Mara Liasson

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It has been more than a week since the first reports emerged about alleged domestic abuse by White House staff secretary Rob Porter. Porter denied the allegations but resigned a day later, last Wednesday. Yet, the scandal over his departure has not waned.

He was consistently at President Trump's side, charged with handling the flow of paper to the president, including sensitive information, while holding an interim security clearance. It's still not clear exactly which top White House officials knew what and when about the allegations against Porter.

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Unpacking The Memo

Feb 4, 2018

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The United States Constitution says the president will give Congress periodically information on the state of the union. Some presidents take that literally and include in the annual speech to Congress a sentence that begins - the state of our union is...

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When President Trump delivers his State of the Union address to a joint session of Congress, he'll be giving his assessment of the economy and national security. But occasions like these are also a good time to take a look at the state of our politics.

The state of our politics is...tribal (and mistrustful)

More than ever before voters and politicians seem to be taking sides not according to issues or principles or ideology but according to their political tribe.

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In a surprise meeting with reporters tonight, President Trump said this about the prospect of being interviewed by special counsel Robert Mueller as part of the Russia investigation.

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President Trump speaks to the global elite this week. He is visiting the World Economic Forum in Davos, Switzerland. Trump's economic adviser Gary Cohn says the president wants to promote the United States.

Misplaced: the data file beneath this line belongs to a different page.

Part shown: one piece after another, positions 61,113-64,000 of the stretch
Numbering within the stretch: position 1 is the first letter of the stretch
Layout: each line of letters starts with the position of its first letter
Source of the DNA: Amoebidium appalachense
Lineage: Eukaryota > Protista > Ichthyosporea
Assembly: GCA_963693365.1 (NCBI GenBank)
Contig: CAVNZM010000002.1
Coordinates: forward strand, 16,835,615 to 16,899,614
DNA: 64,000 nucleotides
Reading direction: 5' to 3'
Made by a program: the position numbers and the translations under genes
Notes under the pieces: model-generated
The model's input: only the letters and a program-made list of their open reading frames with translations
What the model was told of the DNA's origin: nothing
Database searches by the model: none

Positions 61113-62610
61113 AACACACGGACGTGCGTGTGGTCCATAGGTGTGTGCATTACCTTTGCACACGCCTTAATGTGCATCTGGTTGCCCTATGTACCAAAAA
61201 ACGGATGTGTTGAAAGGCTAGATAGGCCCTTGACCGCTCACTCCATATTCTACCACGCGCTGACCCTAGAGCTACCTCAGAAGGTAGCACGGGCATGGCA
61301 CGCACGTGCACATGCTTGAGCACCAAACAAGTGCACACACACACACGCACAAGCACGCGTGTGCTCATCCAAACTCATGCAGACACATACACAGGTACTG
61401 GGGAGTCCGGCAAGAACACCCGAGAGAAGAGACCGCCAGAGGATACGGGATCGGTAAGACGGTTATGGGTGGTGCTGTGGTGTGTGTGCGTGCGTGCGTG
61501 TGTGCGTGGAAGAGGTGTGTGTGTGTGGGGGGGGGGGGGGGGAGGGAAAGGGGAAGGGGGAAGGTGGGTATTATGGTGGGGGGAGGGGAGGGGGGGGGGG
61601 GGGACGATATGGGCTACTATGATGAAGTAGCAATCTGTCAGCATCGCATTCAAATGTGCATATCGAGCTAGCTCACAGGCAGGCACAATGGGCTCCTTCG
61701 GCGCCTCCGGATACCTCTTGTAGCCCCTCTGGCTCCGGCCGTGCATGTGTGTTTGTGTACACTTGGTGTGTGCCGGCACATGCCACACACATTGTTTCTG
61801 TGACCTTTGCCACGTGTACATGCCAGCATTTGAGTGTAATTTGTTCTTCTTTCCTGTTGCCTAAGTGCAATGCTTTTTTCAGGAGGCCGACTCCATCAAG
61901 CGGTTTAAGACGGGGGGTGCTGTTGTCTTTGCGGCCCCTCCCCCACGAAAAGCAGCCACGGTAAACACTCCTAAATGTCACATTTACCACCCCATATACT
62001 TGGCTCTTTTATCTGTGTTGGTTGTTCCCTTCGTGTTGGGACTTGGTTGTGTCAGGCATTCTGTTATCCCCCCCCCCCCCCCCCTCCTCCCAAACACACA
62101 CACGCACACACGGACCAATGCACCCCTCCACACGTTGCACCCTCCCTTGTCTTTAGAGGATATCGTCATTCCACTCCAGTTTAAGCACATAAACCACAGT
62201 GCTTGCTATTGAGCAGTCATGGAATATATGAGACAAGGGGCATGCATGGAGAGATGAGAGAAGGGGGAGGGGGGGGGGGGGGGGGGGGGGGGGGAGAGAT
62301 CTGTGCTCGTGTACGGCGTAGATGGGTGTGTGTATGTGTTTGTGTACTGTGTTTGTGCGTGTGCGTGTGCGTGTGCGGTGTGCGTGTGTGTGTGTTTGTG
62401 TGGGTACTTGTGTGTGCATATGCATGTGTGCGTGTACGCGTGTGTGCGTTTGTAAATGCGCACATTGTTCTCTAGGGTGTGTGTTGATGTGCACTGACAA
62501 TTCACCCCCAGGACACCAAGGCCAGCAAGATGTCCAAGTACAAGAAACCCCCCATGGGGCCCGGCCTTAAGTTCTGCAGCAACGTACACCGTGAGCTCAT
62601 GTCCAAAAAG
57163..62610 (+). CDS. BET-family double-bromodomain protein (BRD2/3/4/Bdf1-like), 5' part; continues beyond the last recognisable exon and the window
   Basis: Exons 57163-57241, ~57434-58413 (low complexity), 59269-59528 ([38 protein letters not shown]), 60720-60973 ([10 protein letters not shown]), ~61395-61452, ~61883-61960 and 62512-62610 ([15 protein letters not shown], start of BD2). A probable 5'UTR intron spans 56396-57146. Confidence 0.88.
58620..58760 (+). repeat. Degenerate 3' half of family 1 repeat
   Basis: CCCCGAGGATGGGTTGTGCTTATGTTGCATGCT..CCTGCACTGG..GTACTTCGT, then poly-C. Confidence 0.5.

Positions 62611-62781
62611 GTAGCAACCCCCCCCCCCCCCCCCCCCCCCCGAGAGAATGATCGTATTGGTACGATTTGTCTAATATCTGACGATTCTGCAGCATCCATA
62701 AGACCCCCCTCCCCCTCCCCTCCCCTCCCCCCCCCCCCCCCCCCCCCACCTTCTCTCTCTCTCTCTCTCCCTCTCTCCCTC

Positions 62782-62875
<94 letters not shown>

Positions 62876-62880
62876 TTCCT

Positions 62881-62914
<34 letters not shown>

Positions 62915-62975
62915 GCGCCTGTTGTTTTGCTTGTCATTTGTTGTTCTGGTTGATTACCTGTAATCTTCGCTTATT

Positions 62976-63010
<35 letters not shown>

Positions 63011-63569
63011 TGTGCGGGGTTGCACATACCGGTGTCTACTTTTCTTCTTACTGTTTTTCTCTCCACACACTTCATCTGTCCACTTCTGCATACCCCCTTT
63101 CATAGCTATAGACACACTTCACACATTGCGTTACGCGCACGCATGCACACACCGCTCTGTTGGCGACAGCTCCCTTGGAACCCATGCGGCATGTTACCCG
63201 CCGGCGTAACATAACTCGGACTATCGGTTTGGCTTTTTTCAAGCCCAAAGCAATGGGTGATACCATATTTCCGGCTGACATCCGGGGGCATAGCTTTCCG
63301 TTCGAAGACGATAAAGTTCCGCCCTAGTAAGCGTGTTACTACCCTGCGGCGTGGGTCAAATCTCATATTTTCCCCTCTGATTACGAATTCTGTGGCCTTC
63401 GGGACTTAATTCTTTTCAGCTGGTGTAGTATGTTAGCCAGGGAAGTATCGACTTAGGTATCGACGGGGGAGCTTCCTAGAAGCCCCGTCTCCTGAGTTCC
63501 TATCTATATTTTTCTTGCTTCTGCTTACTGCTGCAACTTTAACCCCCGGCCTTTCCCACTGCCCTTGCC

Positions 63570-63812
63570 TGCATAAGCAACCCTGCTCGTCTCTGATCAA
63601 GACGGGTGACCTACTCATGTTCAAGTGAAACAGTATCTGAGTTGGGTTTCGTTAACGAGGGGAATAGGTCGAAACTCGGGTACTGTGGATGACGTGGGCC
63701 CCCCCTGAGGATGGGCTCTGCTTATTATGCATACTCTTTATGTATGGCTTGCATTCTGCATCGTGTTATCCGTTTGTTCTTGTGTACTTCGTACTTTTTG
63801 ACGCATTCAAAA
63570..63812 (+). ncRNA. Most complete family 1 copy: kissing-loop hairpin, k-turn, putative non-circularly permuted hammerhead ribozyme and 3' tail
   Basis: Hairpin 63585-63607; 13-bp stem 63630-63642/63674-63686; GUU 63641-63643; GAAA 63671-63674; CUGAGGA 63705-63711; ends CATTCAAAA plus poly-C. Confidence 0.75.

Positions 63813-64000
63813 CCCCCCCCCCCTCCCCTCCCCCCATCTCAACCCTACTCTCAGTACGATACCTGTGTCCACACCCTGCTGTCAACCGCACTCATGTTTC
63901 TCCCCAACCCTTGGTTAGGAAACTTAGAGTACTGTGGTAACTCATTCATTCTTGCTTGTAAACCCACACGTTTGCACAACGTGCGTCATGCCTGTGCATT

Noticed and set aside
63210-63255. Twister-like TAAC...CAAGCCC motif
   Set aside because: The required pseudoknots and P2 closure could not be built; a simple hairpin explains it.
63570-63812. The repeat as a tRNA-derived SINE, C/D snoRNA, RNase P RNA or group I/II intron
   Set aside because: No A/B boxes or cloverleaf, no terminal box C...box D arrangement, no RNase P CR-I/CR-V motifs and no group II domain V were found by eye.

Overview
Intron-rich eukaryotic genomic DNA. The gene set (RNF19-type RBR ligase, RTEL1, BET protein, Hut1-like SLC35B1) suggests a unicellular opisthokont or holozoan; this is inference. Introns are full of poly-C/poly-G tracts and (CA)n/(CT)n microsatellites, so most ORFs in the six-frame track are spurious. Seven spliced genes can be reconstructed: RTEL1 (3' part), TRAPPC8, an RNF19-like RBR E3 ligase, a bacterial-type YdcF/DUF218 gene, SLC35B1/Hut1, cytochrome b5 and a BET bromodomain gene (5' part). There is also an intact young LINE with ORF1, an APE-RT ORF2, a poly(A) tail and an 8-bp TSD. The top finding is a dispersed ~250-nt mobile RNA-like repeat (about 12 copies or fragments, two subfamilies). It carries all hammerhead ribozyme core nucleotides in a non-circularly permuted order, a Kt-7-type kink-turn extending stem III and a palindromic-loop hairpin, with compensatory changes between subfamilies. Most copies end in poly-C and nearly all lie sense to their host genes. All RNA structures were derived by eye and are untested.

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Well, one unknown in the path forward on immigration is President Trump. What kind of a deal will he agree to? And how actively will Trump, who prizes himself as a great dealmaker, be flexing his negotiating muscles?

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Shutdown Day 2

Jan 21, 2018

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This weekend marks one year of a Trump administration, but that anniversary is being overshadowed by Day 2 of the federal government shutdown. Democrats and Republicans are taking predictable swipes at each other, trying to place the shutdown blame on the other party.

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When Donald Trump delivered his inaugural address a year ago this week, he departed sharply from tradition. NPR's Mara Liasson looks at whether that speech has been a useful roadmap for the first year of the Trump presidency.

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Let's bring in a familiar voice to hear more about how President Trump is handling all of this, NPR national political correspondent Mara Liasson. Good morning, Mara.

MARA LIASSON, BYLINE: Good morning. Happy New Year.

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If nothing else goes wrong for them, Republicans will pass a final tax bill this week. The House votes today, and Congressman Kevin Brady is in.

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As we've just heard, we've heard some of what President Trump had to say about this deal. Later in the day in a speech, Trump made another pitch for it, urging Americans to call on Congress to help push the measure over the finish line.

In Washington and around the country, Democrats and Republicans are trying to make sense of Doug Jones' stunning upset in the Alabama Senate race.

Jones' victory in a state that hadn't sent a Democrat to Washington in almost 30 years was even more shocking than when Republican Scott Brown won the late Ted Kennedy's seat in a Massachusetts special election in 2010.

Here are 5 takeaways from Tuesday's political earthquake:

1. The blue wave looks real

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